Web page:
Exercise: More Joy Less Push

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We are bombarded with media messages saying that we should exercise…that we should get that workout in. Yes, exercise has so many incredible benefits like

  • Releases stress and reduces anxiety
  • Improves mood and self-esteem
  • Maintains healthy muscles and tissues
  • Improves circulation and lymph flow
  • Controls blood sugar
  • Releases toxins

While I absolutely agree that exercise has wondrous effects and I believe in it, as a recovered exercise addict (to some degree) who use to count calories on the machine and run miles and miles just to get to that number, it can have a negative impact when it’s all about the ‘push’ and not about the ‘joy.’

In the beginning, keeping up with this routine wasn’t an issue, however, I reached a point where: I grew bored. I felt obligated. I didn’t enjoy it. I didn’t look forward to it. I didn’t experience the results I wanted. I pushed myself to run even when I should have rested a sore muscle or an injured ankle.

I also noticed that so many women who passed by at the gym appeared unhappy in some sense…drooping shoulders, dull expressions, and their physique didn’t really change.

I knew I wanted more. I wanted exercise to be fun. I wanted to look forward to my workouts. I didn’t want it to feel like a job – we already have way too many of those! I didn’t want to care about the calories. I wanted it to challenging and rejuvenating. I wanted to feel like my workout supported a toned physique. I wanted to feel free and balanced. I wanted it to add to my life instead of take away.

I am happy and quite grateful that I can, on most days, check every one of those things off. What happened, right?

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I changed my relationship to exercise and to food as well (more on the latter later). I started to release the feelings that I had been tied to for so long – feelings of being successful only when working out a certain number of minutes, running a certain number of miles, burning a certain number of calories.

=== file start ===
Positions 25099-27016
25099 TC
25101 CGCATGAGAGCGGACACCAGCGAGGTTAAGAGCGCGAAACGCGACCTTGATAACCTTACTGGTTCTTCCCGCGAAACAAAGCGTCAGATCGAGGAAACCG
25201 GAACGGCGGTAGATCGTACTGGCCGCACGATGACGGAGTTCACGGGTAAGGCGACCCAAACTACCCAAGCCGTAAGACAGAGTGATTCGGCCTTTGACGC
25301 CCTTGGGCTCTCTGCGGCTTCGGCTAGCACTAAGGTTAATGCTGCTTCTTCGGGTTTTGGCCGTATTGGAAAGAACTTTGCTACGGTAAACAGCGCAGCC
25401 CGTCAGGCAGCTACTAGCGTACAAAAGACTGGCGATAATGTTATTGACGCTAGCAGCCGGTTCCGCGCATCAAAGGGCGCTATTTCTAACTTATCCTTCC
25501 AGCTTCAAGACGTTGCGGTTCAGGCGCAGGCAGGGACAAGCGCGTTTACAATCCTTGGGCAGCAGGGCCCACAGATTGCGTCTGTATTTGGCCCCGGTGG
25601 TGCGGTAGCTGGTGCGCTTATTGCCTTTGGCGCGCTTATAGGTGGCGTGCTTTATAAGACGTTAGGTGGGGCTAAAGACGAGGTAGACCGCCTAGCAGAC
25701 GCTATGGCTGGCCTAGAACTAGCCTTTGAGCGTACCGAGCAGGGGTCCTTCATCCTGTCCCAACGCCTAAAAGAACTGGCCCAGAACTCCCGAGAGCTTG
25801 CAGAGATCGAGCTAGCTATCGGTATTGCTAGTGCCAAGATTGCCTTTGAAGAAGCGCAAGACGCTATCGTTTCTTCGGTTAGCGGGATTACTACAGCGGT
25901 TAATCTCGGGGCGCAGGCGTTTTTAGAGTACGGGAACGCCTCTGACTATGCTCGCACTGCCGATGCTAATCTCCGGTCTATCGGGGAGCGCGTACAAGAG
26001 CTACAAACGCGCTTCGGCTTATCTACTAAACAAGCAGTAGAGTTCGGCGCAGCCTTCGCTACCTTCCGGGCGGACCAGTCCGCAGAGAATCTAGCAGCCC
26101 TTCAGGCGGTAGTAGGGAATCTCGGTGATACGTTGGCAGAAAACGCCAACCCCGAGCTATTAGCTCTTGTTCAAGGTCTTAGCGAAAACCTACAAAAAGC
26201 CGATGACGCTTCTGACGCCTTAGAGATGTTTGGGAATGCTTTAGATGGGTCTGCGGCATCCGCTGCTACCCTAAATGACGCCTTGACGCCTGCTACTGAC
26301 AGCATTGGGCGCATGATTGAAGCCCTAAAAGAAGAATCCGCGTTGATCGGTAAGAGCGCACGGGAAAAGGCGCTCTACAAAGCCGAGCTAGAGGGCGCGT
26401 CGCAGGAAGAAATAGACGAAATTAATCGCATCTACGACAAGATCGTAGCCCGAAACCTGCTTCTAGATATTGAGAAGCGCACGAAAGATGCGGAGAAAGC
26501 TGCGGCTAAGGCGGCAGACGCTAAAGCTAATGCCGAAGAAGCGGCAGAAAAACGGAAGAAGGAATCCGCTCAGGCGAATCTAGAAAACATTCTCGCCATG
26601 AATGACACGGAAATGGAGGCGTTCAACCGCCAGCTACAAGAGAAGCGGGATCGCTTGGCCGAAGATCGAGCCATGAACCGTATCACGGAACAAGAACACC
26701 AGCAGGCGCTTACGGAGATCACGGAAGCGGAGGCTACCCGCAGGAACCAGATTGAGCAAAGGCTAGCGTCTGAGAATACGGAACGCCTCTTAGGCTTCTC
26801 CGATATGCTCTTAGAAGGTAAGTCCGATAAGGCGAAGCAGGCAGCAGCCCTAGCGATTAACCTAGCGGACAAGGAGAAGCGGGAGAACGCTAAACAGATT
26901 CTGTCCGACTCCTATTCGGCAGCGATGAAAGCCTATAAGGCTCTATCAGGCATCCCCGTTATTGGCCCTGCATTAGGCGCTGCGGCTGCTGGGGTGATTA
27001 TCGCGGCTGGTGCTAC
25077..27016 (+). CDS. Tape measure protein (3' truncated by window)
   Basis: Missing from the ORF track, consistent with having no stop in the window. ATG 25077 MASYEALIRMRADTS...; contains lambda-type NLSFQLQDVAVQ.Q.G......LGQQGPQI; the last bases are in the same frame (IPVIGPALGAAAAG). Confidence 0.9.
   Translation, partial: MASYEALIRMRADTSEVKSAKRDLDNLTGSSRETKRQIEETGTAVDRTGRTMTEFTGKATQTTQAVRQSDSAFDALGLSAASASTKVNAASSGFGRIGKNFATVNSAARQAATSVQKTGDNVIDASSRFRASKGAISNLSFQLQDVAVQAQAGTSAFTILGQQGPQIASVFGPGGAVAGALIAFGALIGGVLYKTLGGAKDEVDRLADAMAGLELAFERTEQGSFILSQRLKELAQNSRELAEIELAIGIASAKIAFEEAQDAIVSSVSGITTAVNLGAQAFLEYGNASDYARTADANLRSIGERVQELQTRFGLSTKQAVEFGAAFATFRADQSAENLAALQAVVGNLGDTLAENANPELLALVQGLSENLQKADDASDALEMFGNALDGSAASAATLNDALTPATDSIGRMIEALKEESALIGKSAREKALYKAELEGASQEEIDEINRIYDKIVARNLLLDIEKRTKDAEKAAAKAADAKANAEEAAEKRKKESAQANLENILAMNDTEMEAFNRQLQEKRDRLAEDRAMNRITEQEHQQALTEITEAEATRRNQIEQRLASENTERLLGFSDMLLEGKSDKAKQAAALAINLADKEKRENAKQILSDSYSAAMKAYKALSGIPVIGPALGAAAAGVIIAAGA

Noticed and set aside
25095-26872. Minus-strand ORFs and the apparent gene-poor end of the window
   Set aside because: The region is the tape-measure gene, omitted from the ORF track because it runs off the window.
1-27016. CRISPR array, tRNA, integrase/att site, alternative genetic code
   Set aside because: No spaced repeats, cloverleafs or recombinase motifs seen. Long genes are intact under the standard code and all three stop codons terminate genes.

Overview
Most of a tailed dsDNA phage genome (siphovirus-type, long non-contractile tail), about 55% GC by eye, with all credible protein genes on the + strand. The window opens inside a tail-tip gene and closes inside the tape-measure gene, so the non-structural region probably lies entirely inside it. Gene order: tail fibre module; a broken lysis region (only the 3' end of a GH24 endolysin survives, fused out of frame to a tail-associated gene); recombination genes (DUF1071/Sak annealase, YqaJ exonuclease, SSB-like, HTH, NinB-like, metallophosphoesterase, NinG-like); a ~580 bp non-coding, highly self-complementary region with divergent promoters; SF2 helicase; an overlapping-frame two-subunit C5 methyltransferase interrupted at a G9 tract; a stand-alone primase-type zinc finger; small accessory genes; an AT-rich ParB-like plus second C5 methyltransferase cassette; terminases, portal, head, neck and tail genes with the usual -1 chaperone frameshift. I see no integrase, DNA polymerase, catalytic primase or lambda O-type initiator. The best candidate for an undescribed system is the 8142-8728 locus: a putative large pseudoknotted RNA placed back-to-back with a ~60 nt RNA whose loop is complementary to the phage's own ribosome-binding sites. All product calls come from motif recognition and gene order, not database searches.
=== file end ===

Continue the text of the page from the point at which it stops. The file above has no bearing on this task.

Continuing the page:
Instead of focusing on the result, I started to focus on the process. I tried different classes and found a love for barre (a love so strong that I felt I had to be able to teach it so I got certified!). I let go of the gym. When I do run, I actually prefer that it is outside – no more treadmill. Hallelujah! The studio where I got my barre certification, Pilates Denver, is actually a Pilates studio and so I’ve really gotten into Pilates too (and they even have a couple yoga classes too)! Another bonus of enjoying your workout, especially if you’re at a studio, is that you get to meet really great like-minded people and create more relationships in your life. The transition to finding this balance with exercise has been such a rewarding experience on so many levels.

Knowing so many other women who experience this same kind of ‘prison’ around exercise, I include this topic in my health coaching sessions as needed. The lesson generally is that regardless of the type of exercise, you must enjoy it and it always helps if there is some degree of variance. Just the other day I had a client who is just getting back into exercise say that she needed to ‘push’ herself. I gently reminded her that this is a time for her to heal, to nourish her body. I think everyone would benefit from less ‘pushing’ and more ‘enjoying!’

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